The mediocrity churned out by pop-punk outfits usually makes reviewing their latest offering ridiculously humdrum. Frequently singing about the same boring topics, using similar catchy choruses, crunching out predictable guitar riffs and shelling out radio-friendly fodder that milks the teenage demographic for all it's worth, too often has critics penning monotony that pains them to the very core of their being.
Surprisingly, Simple Plan have defied the norm, stepping away from the tedious releases contemporaries such as New Found Glory and Good Charlotte shell out. Successfully reinventing themselves on their latest album, the quintet have well and truly outdone themselves ? sure to garner a new fan-base and perhaps scare off supposed diehard followers.
"It's something totally different that we're trying out. You know we figured this is our third album now and we needed to try stuff, just for ourselves. To keep it fresh and fun," enthuses lead singer Pierre Bouvier. "Honestly I don't really know how it is going to turn out but I have a really good feeling."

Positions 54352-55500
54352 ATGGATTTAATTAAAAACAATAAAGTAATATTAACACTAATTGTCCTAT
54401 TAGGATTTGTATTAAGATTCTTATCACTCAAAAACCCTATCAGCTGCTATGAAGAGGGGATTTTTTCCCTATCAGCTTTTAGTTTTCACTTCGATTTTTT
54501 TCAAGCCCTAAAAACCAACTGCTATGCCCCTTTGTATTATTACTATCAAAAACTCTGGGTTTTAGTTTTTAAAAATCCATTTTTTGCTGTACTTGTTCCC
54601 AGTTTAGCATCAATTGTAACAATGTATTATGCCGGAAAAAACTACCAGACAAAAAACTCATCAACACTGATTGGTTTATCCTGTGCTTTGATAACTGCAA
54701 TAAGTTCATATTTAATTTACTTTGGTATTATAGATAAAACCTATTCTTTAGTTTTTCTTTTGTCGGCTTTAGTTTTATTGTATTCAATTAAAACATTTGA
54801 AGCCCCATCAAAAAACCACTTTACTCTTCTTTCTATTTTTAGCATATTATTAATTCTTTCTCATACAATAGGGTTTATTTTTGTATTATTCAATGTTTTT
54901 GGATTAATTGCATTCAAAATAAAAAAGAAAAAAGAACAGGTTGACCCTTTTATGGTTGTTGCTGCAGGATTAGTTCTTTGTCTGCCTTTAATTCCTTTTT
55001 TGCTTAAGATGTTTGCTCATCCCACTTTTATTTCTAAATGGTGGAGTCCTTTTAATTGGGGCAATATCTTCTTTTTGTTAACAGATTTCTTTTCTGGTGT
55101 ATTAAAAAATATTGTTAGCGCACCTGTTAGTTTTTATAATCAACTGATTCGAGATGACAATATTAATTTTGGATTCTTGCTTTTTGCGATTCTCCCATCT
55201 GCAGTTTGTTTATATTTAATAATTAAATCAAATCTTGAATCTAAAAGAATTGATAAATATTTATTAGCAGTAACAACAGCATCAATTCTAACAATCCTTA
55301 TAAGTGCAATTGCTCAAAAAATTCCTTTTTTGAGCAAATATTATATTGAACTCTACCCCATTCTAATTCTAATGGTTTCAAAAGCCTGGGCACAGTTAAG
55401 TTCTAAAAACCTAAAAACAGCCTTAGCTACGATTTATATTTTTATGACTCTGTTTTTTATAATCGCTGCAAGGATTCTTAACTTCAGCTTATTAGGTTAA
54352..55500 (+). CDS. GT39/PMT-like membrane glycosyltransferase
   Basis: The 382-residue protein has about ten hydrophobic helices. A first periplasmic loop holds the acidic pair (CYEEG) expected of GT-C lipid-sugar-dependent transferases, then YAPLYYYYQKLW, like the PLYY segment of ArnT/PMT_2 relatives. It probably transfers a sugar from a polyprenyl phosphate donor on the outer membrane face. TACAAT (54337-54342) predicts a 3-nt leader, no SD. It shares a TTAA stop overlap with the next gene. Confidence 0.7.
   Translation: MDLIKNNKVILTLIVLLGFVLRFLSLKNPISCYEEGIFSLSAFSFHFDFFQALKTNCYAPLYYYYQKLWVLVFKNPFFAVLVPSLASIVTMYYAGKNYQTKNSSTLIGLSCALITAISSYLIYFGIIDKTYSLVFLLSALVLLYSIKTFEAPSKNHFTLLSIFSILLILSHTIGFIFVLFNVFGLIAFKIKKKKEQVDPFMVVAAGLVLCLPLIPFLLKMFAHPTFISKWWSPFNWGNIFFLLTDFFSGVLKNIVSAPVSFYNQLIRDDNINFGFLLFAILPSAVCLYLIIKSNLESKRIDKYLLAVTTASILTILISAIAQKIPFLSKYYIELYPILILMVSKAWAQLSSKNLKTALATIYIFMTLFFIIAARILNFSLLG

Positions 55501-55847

Suffice to say, "try stuff" they have, and "something totally different" has been achieved.
Since epitomising pop-punk dribble with tracks like 'I'm Just A Kid', 'Shut Up!' and 'Crazy', released between 2002 and 2005, an air of maturity progressively befell the band over the past two years ? the consequence being 'Simple Plan'.
There's hardly a disappointing song on the album, with experimentation aplenty showing Bouvier and cronies are not afraid to break the mould.
Some of the stuff they pull off is truly genre-morphing, exemplified by the Panic at the Disco-esque 'The End' and the cleverly layered vocals on 'Holding On'.
The instrumentalism employed in the opening segments of 'When I?m Gone' and 'Your Love Is A Lie' is distinctively innovative, while the keyboard work on 'I Can Wait Forever' and 'Save You' pull the heartstrings; the latter a track about the struggle Bouvier?s brother had with lymphoma cancer.
The group even delve into a bit of hip-hop in the verses of 'Generation', with gang vocals featuring in apt moderation throughout the album.
Ardent fans need not flee their allegiance, though. Amidst all the change lie songs that typify Simple Plan?s signature sound of old: 'Take My Hand' and 'Time To Say Goodbye' prime examples.
But this project remains an out-and-out success, and has certainly topped anything fellow countrymen Sum 41 and Billy Talent have released over the last couple of years.